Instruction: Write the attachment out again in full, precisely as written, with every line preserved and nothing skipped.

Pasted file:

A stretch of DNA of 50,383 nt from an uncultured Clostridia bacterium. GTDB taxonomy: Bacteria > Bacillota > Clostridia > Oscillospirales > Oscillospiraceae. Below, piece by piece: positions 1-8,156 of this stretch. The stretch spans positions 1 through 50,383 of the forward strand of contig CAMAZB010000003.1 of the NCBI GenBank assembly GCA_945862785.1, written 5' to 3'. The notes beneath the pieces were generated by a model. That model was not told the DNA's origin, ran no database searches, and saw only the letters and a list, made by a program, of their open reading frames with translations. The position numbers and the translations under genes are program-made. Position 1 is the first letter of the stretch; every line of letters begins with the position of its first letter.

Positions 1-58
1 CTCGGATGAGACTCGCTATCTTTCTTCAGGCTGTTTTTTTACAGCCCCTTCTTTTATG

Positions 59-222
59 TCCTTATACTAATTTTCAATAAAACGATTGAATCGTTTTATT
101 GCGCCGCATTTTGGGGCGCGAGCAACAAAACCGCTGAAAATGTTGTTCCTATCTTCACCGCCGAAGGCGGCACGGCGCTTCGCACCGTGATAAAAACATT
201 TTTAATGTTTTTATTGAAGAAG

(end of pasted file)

A stretch of DNA of 50,383 nt from an uncultured Clostridia bacterium. GTDB taxonomy: Bacteria > Bacillota > Clostridia > Oscillospirales > Oscillospiraceae. Below, piece by piece: positions 1-8,156 of this stretch. The stretch spans positions 1 through 50,383 of the forward strand of contig CAMAZB010000003.1 of the NCBI GenBank assembly GCA_945862785.1, written 5' to 3'. The notes beneath the pieces were generated by a model. That model was not told the DNA's origin, ran no database searches, and saw only the letters and a list, made by a program, of their open reading frames with translations. The position numbers and the translations under genes are program-made. Position 1 is the first letter of the stretch; every line of letters begins with the position of its first letter.

Positions 1-58
1 CTCGGATGAGACTCGCTATCTTTCTTCAGGCTGTTTTTTTACAGCCCCTTCTTTTATG

Positions 59-222
59 TCCTTATACTAATTTTCAATAAAACGATTGAATCGTTTTATT
101 GCGCCGCATTTTGGGGCGCGAGCAACAAAACCGCTGAAAATGTTGTTCCTATCTTCACCGCCGAAGGCGGCACGGCGCTTCGCACCGTGATAAAAACATT
201 TTTAATGTTTTTATTGAAGAAG